In the next few days, millions of backyard master chefs, pitmasters, and fry cooks all over the country are going to cook what they undoubtedly believe is the hands-down best turkey ever carved up and served on a platter. Someone’s going to be right, but we’ll never know who, because there’s no official running for “Best Thanksgiving Bird of 2017” award. What we do know is that Thanksgiving allows us to flex our culinary expertise.
We’re just a few short days away from our favorite food holiday of the year, which means our turkey consumption is about to go through the roof. That sweet, sweet bird that God gave wings so we could eat delicious drumsticks. The issue, of course, is that while we can all agree that turkeys are the best holiday food, entire families have been destroyed arguing about how they should be prepared, cooked, and carved.
Whenever we’re feeling like this world can’t get any more ludicrous, there’s nothing like a good dystopian film to offer us some perspective. Post-apocalyptic nightmare, futuristic totalitarian takeover, environmental wasteland—it’s a genre fraught with diverse settings and futuristic extrapolations, but one thing is always constant: Those world’s are so much worse than ours. But hot damn if it ain’t fun to watch the world burn every once in awhile.
Muck Rack makes it simple to find people, tweets, or articles that mention any name, keyword, company, hashtag etc. We've compiled this guide to help you make the most of your search.
Selecting a term
Start searching tweets, articles from media outlets, articles mentioned in tweets, journalists'
names, titles and bios with some suggested searches:
Companies or Topics (e.g. iPhone, Microsoft)
Phrases (e.g. "cloud computing") — use quotes to keep the terms together
Twitter handles (e.g. @username) — returns those who have mentioned or replied to
Names (e.g. "David Pogue")
Hashtags (e.g. #sxsw, #london2012)
Bio details (e.g. vegan, Olympics, father)
Muck Rack's Advanced Search allows for many boolean operators.
Find results that mention multiple specified terms, use AND or
+. For example, ensure each result contains both Elon Musk and Mark Zuckerberg by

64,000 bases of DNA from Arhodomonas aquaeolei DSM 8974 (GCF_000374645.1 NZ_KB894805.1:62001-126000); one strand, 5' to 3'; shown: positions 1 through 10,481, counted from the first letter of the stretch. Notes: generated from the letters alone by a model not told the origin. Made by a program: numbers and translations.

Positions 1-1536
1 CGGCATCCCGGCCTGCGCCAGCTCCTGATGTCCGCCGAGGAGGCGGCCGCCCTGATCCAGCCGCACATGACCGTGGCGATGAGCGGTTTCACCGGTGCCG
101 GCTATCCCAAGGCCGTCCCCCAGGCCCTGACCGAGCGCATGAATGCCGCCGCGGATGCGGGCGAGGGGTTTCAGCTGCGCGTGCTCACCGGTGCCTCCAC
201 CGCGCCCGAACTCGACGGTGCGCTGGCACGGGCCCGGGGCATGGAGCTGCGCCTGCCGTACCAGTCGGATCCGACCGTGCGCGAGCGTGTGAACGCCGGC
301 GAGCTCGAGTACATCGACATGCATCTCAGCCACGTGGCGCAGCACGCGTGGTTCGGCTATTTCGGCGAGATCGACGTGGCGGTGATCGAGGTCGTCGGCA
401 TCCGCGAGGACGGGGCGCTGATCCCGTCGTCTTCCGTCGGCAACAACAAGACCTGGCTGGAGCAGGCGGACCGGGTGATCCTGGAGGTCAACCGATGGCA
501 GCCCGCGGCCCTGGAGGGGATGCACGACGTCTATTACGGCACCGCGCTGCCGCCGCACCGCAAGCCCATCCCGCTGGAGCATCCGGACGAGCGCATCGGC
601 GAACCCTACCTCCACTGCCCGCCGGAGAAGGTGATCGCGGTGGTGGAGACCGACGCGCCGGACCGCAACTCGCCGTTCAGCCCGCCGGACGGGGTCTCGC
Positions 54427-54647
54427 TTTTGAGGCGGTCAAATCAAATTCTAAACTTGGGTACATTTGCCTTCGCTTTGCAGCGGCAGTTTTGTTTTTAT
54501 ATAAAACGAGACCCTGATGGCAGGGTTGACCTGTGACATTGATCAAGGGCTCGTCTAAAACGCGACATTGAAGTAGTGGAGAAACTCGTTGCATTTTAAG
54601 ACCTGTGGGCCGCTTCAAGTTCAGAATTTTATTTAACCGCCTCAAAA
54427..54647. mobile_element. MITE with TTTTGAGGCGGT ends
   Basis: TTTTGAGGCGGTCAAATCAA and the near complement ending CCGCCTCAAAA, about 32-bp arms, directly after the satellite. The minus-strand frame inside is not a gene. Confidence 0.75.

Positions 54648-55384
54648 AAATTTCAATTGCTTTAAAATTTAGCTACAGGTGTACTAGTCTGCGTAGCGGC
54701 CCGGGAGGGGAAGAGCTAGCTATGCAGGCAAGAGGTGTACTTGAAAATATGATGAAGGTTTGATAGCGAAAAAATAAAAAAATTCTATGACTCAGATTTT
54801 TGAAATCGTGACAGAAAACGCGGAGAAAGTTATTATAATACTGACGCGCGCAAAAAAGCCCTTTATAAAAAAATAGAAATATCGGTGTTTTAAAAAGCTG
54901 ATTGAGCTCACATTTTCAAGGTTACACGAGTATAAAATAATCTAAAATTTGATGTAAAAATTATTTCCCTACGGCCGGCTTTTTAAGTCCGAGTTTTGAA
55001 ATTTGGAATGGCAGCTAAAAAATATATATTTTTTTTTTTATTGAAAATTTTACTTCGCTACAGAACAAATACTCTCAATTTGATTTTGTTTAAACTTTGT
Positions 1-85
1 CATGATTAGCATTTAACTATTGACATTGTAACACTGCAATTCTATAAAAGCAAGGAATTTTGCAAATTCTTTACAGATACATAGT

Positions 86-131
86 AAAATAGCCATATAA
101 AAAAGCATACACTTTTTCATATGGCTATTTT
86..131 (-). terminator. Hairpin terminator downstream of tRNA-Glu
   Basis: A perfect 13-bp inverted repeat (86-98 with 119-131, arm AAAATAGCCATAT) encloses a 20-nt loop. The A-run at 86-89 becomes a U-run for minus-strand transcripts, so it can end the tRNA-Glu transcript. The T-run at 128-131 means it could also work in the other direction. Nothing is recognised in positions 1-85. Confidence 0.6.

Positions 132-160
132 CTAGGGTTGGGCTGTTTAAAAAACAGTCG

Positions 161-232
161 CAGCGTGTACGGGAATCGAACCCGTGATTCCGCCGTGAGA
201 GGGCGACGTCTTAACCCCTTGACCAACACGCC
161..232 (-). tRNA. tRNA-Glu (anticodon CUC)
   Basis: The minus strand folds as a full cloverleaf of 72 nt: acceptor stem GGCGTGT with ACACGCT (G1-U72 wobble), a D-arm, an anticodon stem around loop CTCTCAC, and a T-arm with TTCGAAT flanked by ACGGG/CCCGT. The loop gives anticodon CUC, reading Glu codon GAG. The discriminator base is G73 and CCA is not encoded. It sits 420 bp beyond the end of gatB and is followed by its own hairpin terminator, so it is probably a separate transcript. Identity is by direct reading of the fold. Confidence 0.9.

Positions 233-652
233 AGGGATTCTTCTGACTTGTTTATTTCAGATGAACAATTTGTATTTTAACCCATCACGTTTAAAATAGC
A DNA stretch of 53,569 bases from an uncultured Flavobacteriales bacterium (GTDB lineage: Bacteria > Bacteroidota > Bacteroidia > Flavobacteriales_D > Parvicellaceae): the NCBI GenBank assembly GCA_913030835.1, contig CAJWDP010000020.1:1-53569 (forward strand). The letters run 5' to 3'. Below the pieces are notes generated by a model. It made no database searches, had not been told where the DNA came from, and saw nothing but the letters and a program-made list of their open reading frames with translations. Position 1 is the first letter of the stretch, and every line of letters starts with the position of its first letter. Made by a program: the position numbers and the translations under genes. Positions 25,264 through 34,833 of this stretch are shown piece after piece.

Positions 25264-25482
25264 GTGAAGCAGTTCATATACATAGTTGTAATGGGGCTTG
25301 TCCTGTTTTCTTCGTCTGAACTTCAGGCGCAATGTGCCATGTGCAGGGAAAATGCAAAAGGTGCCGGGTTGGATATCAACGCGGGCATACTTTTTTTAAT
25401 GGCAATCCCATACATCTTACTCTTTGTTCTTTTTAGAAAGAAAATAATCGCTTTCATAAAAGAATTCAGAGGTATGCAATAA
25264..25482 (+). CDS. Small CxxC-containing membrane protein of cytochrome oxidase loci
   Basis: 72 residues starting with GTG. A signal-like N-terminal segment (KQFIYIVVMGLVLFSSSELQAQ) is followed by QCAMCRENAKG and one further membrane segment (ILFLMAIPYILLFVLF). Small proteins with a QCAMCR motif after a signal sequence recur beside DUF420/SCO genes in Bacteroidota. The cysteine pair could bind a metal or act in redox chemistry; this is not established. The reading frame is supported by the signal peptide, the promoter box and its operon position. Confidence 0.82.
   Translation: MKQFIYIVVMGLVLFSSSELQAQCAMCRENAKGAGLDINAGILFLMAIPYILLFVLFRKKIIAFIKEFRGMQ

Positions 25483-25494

searching Musk AND Zuckerberg or Musk + Zuckerberg.
Use the operators OR or , to broaden your search when you'd like either of
multiple terms to appear in results. (This is the default behavior of our search when no operators
are used). For example, results will contain either cake or cookie by searching cake OR cookie or cake,cookie
Use NOT or - to subtract results from your search. For
example, searching Disney will yield results about the Walt Disney Company as well as Walt Disney
World Resort. To exclude mentions of Disney World, search for Disney -World or Disney
When using one of these operators with a phrase, enclose it in quotation marks. For example, you can
find results about smartphones excluding Apple's iPhone 4S by searching smartphone -"iPhone
Exact case matching or punctuation
If you're searching for a brand name or keyword that relies on specific punctuation marks or capitalization, you can
find results that match your exact query by adding matchcase: before the keyword you're searching for, like matchcase:E*TRADE .
Use parentheses to separate multiple
boolean phrases. For example, to find journalists talking about having fun in Disney World or
Disneyland, search for ("disney world" OR disneyland) AND fun.
An asterisk can be used to search for any variation of a root word truncated by the asterisk. For example, searching for admin* will return results for administrator, administration, administer, administered, etc.
A near operator is an AND operator where you can control the distance between the words. You can vary the distance the near operation uses by adding a forward slash and number (between 0-99) such as strawberries NEAR/10 "whipped cream", which means the strawberries must exist within 10 words of "whipped cream".